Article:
Campfire Collection of Cowpoke Poetry

Monday, December 31, 2012

The Day I Roped a Bear!

"You will not believe what I roped yesterday," Will said to me as I pulled my pick up truck into his yard.

"Knowing you, I am afraid to ask." I replied and then continued, "You are as big a liar as me - if that is possible."

"It was a bear!"  He said slapping his thigh and laughing.

"No way! Where is Debbie? She will tell me the truth."

Just about then his wife, Debbie came out of the bunkhouse after cleaning it.  She set down the broom and dust pan and came over to my truck as I was getting out. "So, did Will tell you what he did yesterday?" She asked.

"Is that really true?  Are you two pulling one over on me?" I asked with both eyes squinted nearly shut.

In unison I heard 'em both say it indeed was a true story. I heard it over and over again even into the night around the campfire.  There are two animals a cowboy would love to rope off his horse.  One is a coyote and the other is a bear. Both are just about impossible.  That night we three decided to camp out in the mountains on their property.  Trixie was unable to come along as she planned to wash and wax her truck.  So until the wee hours of the morning, Will must have told me the story at least a dozen times.

Here in The Great Smoky Mountains of East Tennessee, we have lots of black bears. Us folks who live here respect them and know never to feed them and keep all food products locked up.  Tourists are a different story.  Some of these moron, city people think they are pets and actually try to throw out food to the bears.  What happens is that the bears, who are naturally afraid of people, lose their fear when fed.  They associate food with humans. Then they get too close and the Park Rangers have to dart 'em and re-locate them after tagging their ears.  If the bear returns again, it is is killed.  So when you feed a bear, you are leading it towards its death!

So anyway, I was thinking about Will roping a bear as I sat near the fire long after they went to bed.  Early the next morning before daylight, an idea hit me  (or 'ideal' as some people say here).  'If he could do it, so can I', was my thought as I left the campsite and tip-toed toward the horses.  I saddled his mare and the two of us walked out of camp.  About an eighth of a mile later, I mounted and rode into the mountains.  Fog can be quite heavy early in the mornings.  This was one of those days.  My shirt was damp from the fog and the mist lay heavily on me and Will's horse.  I couldn't see anymore than about twenty five yards ahead.  Then it happened!

The mare's ears first shot straight up and then laid back.  I felt her tighten beneath me as I squeezed my calves to prod her along.  We came over a knoll and there is was!  A full grown bear was about ten feet away from us downhill.  She was so busy eating bugs from a dead fallen tree that she did not hear or smell us.  The sounds of me freeing my rope seemed to echo off the canyon wall below.  My adrenalin was racing my heart, I was rapidly breathing in excitement as I put a big loop in the rope, swung it overhead and fired away!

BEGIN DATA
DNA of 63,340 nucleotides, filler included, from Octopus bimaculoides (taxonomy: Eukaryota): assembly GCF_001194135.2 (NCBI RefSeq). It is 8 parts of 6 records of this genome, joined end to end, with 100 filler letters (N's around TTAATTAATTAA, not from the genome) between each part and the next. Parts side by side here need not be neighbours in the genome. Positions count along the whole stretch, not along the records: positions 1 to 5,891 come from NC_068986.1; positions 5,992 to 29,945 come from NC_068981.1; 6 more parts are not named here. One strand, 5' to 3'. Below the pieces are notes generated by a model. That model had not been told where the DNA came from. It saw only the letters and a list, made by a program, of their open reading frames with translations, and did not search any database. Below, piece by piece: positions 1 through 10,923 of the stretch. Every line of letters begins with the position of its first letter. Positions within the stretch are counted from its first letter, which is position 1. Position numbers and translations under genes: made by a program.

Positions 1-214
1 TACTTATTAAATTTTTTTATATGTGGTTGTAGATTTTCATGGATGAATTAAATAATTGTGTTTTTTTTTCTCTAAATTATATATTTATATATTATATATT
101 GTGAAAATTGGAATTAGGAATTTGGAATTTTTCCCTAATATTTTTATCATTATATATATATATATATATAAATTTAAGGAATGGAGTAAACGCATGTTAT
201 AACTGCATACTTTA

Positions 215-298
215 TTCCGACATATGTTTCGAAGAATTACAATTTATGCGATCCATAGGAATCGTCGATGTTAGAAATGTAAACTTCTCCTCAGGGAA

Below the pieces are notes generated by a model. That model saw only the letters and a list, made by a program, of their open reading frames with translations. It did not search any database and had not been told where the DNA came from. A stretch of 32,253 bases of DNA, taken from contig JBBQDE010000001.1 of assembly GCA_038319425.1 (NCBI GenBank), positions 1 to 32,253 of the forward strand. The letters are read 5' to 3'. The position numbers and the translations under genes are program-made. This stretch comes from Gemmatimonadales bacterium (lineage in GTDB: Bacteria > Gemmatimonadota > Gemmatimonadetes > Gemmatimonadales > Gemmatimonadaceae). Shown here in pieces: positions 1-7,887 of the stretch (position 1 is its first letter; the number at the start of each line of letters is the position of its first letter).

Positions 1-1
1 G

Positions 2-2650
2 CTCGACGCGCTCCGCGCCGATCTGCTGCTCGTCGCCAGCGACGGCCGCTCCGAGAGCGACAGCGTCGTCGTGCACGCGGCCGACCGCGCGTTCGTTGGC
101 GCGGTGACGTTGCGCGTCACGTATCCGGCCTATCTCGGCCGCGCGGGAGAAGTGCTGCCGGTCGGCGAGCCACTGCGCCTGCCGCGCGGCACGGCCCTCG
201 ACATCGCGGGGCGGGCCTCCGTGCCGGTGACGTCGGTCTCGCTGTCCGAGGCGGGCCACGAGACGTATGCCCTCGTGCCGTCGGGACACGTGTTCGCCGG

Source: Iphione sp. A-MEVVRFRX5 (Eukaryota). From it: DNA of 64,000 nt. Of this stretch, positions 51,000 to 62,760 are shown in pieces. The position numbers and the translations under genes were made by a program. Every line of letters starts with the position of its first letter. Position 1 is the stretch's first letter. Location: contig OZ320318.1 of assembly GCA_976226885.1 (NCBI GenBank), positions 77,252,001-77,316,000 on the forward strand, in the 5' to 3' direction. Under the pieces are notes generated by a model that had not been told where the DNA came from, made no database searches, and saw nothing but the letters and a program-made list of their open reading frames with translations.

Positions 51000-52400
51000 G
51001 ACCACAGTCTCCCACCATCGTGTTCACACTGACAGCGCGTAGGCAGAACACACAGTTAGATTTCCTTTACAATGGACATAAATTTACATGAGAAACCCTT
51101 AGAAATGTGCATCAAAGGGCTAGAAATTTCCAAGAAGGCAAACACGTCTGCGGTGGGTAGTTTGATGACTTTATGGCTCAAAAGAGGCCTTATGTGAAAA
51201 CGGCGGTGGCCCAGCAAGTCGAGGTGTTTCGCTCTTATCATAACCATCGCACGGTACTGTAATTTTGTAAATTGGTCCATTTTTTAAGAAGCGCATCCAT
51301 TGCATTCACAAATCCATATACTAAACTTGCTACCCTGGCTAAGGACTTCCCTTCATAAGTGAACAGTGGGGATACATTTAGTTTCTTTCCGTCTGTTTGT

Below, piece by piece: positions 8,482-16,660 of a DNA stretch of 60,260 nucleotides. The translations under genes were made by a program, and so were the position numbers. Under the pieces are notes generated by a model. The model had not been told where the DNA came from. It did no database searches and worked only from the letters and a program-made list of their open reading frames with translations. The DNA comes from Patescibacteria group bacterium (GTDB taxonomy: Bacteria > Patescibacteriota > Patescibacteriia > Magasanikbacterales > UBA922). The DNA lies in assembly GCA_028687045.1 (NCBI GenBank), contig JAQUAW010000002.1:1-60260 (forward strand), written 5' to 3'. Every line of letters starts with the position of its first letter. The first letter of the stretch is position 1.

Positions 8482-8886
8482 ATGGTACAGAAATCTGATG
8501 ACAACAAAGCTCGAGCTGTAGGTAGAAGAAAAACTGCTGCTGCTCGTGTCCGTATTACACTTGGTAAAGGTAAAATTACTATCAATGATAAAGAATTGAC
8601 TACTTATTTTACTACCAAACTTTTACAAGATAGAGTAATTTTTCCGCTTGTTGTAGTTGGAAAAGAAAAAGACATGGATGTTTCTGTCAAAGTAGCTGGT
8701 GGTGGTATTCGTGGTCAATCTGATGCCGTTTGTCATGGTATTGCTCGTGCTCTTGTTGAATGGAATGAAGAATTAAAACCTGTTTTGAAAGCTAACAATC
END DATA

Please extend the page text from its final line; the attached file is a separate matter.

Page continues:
It was a perfect hit for the unsuspecting animal and I immediately dallied it around my saddle horn and spurred that mare!  Off we went, racing back up and over the knoll to the path that led to the gravel road and into camp.  That bear was snorting, growling, and rolling trying to right itself so it could run.  The mare was blowing, her ears were laid back and she was fighting trying to drag the bear along the road.  Me, I was snorting, howling, and laughing all at the same time!  I was so excited.  Then it hit me.

'What the heck was I going to do with this bear now that I roped her?'  I figured Will and Debbie would never believe me in a million years that I also roped a bear.  So I thought I'd drag that sucker back into camp and let go of the rope right by the fire pit.  I imagined a huge wreck and lots of excitement.  I was crackin' myself up at the very thought.

I felt a heavy tug and then another against my right leg from the rope.  The bear righted itself and was now trotting along behind me and my horse.  'This is too funny,' I thought as the three of us pranced towards camp.  A bear has claws - really big claws!  They will shoot out like cat's claws, when it wants to attack or climb a tree.  With no warning that bear charged up even with us and began to climb the rump of that mare.  Its claws were ripping into the horse and it proceeded to climb up where I was sitting!  The horse was kickin', turnin', crow hoppin' and screamimg in pain as the bear began its mount!  I had no choice but to cut that rope and dive off!

A big rock broke my fall!  It also broke my glasses and the heel off my left boot. My eye was sealed shut and stinging with pain.  I squinted to see that bear riding away on top of the mare into the fog. 'Holy Crap!' How was I going to tell Will I gave a perfectly good saddle and horse to a bear?  I was limpin' down the road towards our camp when off to my right I heard something crashing down through the timbers.  I looked up with with my one good eye and could not believe what I saw!

That bear was a ridin' that mare, sitting square in the saddle, and had a loop built in my rope.  Yep, it was tryin' to rope me!

If this story isn't true - one day it might be.

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